All my mounting poles are equipped with squirrel baffles, which do a decent, if not perfect, job of keeping the critters off the feeders. Don’t worry: the squirrels don’t starve. The dirty little secret of feeding our feathered friends is that birds are slobs. For every seed they get from a feeder, they often knock two or three to the ground. Squirrels get plenty of food just from the spillage, as do ground feeding birds like sparrows, juncos, and doves.

Wrens and Feeders, by David B. Coe
Carolina Wrens and a Carolina Chickadee on suet and seed feeders.

Finally, I also have a suet cage on one of my feeder poles. A suet cage is essentially a rectangular wire box that holds those suet cakes you can buy at grocery stores, hardware stores, and garden centers. The cakes are not perfect, but they’re cheap, they’re easy to load into the feeders, and the birds seem to like them. My brother, who lives far north of me, uses actual suet from the meat department of his grocery store. We can’t do that here in the Southeast. Even in winter, we have too many warmish days. The fat would turn rancid. The cakes are a good compromise. They attract a variety of woodpecker species (Downy, Hairy, and Red-bellied Woodpeckers, Yellow-bellied Sapsuckers, even the large, crested Pileated Woodpeckers — think Woody Woodpecker) as well as nuthatches, wrens, and others.

I should also mention that starting in April and continuing throughout the spring and summer, Nancy puts out hummingbird feeders in her garden. This is a more work intensive endeavor than seed feeding. She blends water and refined sugar at a ratio of about 3 1/2 to 1, boils it to make it safe and to fully dissolve the sugar, and then lets it cool before filling the feeders. She has to do this three or four times a week, sometimes more. We go through a lot of sugar (we buy two kinds of sugar during the warm months — sugar for baking and such, and cheap, store-brand “bird sugar” for the feeders), but we usually have at least two pairs of hummingbirds breeding in the yard. At times, we’ll have as many as ten or fifteen birds fighting for access to the feeders.

For more information on feeding birds, please visit All About Birds, the website of Cornell University’s marvelous ornithology lab. They are a great resource and do wonderful work protecting birds.

I wrote about this today, because our feeders have been up for about two weeks and already I have derived so much pleasure from all the birds hanging around in our backyard. Putting out feeders is great way to start learning about birds — keep a pair of binoculars and a simple field guide handy, and you’ll soon be identifying all of your hungry visitors. And, of course, you’ll also be helping the birds endure the cold months.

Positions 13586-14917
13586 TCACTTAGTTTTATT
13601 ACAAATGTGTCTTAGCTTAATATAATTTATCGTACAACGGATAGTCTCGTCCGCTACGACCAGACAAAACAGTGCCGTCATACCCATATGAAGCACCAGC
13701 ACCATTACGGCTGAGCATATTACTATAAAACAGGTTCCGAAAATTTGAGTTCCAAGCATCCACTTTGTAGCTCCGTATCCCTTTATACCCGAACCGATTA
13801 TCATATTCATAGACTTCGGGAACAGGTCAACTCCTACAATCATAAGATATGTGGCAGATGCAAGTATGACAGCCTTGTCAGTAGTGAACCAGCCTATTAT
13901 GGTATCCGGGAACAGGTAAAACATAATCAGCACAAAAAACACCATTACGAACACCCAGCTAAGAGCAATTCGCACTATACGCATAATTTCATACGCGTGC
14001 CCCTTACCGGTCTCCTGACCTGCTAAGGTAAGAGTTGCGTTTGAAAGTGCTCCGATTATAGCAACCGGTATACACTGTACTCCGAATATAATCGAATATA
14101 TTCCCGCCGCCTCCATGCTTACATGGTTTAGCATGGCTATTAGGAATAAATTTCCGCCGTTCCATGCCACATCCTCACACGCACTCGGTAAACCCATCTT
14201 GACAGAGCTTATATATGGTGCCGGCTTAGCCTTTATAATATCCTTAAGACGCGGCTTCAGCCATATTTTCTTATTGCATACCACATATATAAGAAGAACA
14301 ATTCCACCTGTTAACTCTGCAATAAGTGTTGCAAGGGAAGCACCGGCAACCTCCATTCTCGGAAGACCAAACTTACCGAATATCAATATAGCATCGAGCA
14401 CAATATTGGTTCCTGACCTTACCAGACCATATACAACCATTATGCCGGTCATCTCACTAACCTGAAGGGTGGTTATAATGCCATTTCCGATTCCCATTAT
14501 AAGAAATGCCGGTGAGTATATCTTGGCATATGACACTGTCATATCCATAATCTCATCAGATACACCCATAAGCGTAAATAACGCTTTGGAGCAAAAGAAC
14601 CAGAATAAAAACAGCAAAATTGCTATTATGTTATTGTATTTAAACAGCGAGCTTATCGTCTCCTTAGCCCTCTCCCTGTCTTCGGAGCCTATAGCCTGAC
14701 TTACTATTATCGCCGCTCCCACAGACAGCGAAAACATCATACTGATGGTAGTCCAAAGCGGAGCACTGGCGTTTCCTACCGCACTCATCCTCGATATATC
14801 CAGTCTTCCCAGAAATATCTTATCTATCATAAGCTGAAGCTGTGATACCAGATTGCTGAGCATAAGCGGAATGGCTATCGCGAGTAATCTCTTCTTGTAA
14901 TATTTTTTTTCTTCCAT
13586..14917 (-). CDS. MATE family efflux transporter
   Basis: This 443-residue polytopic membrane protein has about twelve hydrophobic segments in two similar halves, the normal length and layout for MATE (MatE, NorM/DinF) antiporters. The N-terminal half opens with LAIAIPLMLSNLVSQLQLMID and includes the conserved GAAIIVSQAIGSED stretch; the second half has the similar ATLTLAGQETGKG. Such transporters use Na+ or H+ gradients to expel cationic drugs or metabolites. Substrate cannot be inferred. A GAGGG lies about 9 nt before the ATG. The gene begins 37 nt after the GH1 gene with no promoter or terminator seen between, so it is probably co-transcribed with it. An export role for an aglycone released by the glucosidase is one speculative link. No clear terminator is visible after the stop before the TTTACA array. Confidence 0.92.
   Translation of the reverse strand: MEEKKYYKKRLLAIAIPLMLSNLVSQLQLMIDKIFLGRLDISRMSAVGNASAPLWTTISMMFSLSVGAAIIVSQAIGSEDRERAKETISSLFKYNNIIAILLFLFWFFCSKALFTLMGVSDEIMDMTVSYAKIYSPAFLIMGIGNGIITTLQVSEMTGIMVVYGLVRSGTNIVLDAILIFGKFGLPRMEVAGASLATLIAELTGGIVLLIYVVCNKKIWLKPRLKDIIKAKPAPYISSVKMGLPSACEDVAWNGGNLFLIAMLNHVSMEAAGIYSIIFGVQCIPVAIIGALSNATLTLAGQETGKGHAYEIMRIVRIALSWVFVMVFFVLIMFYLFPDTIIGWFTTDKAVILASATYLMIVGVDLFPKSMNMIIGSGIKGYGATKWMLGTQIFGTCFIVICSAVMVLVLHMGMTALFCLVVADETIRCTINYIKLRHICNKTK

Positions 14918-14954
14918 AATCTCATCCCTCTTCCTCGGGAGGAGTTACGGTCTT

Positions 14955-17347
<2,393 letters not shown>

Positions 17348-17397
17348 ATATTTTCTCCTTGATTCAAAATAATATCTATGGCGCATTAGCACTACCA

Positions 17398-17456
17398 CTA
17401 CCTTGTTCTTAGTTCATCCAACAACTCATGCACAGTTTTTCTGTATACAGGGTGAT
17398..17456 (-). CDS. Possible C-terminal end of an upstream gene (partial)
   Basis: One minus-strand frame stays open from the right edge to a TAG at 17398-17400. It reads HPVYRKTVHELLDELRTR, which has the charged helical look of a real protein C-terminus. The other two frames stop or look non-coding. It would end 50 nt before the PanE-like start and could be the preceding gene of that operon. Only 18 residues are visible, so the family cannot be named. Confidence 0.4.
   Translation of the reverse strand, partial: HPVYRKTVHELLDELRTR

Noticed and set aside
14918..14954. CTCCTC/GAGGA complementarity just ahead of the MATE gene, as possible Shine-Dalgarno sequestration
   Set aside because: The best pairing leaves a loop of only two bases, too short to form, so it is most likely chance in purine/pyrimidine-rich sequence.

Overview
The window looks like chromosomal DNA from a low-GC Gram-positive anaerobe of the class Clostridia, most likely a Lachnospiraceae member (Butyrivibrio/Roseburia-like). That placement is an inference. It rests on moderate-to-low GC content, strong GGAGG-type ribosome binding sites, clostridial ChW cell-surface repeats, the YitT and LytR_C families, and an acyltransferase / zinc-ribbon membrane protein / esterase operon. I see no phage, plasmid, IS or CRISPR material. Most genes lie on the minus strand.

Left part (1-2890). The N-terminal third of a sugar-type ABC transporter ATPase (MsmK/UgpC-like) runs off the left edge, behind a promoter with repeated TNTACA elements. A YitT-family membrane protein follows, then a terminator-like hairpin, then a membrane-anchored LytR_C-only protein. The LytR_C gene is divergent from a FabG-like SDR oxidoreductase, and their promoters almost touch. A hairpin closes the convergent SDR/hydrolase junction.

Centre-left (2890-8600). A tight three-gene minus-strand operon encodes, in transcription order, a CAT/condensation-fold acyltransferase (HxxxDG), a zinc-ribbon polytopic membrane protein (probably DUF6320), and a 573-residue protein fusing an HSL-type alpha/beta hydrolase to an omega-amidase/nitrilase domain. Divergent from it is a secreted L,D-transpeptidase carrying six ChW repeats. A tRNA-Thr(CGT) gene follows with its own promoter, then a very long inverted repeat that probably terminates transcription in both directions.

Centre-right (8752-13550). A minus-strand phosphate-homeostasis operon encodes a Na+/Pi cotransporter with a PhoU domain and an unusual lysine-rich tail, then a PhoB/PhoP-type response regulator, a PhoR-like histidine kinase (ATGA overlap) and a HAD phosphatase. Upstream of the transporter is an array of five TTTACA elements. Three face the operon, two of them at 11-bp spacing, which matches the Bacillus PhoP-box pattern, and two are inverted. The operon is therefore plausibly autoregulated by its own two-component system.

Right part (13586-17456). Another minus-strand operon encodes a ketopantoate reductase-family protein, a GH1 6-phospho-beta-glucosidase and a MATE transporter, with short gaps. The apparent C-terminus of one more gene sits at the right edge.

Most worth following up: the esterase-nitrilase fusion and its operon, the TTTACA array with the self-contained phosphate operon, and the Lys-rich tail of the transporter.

Wishing you a great week.

Photo Friday: Three Years Ago This Weekend

Three years ago this weekend, we were in Massachusetts at Wachusett Meadow, a Massachusetts Audubon Society wildlife sanctuary, for a memorial service honoring my brother, Bill. This glorious site was one of his favorites in the world, and we dedicated a bench with a brass plaque commemorating him. He died earlier in 2017, but this weekend coincided with his birthday, and seemed the perfect time to say goodbye.

As you can see, it was a gorgeous fall day — cool, breezy, brilliantly sunny. This was at the height of autumn hawk migration, which Bill loved. He and his love, Sandy, used to come out to the sanctuary to watch for Broad-winged Hawks, Cooper’s and Sharp-shinned Hawks, American Kestrels, and other raptors. I had a sense all that morning as we prepared for the service, that Bill would find some way to make his presence felt during the day. I’m not usually prone to such thoughts. It was pretty uncharacteristic for me to believe such a thing.

But sure enough, as we concluded the service, a Cooper’s Hawk swooped over a nearby ridge and down to this lake where it began to circle and climb, its wings still, sun angling off its tail. I had held my emotions pretty much in check throughout the day, but seeing that hawk, feeling my brother’s… I don’t know, spirit, I guess, in its arrival, I fell to pieces. It was good for me, really. Cathartic.

It was a hard day, but a special one — a day I’ll never forget.

Have a good weekend all. Be kind to one another, hug those you love, and stay safe.

Wachusett Meadow Fall, by David B. Coe

Monday Musings: A Planet In Its Death Throes

Pray for the forest, pray to the tree,
Pray for the fish in the deep blue sea.
Pray for yourself and for God’s sake,
Say one for me,
Poor wretched unbeliever.

— James Taylor, “Gaia,” from Hourglass

This is what it looks like when a planet dies

milkovi SF Bay Bridge
The San Francisco-Oakland Bay Bridge under skies turned orange by wildfire smoke. Photo credit: Milkovi, Unsplash

Cataclysmic fires along the American West Coast and the Australian East Coast, in the Amazon and on the Steppe. Once-in-a-millenium events occurring annually. Orange skies over California and the Pacific Northwest.

Storms of unprecedented destructive power striking with unnerving frequency, rendering the term “storm of the century” essentially meaningless.

Deepening cycles of drought and flood. Cities across the world literally being inundated by oceans and seas. Glaciers vanishing faster than even the most aggressive projections told us they would. Coral reefs dying. Species going extinct.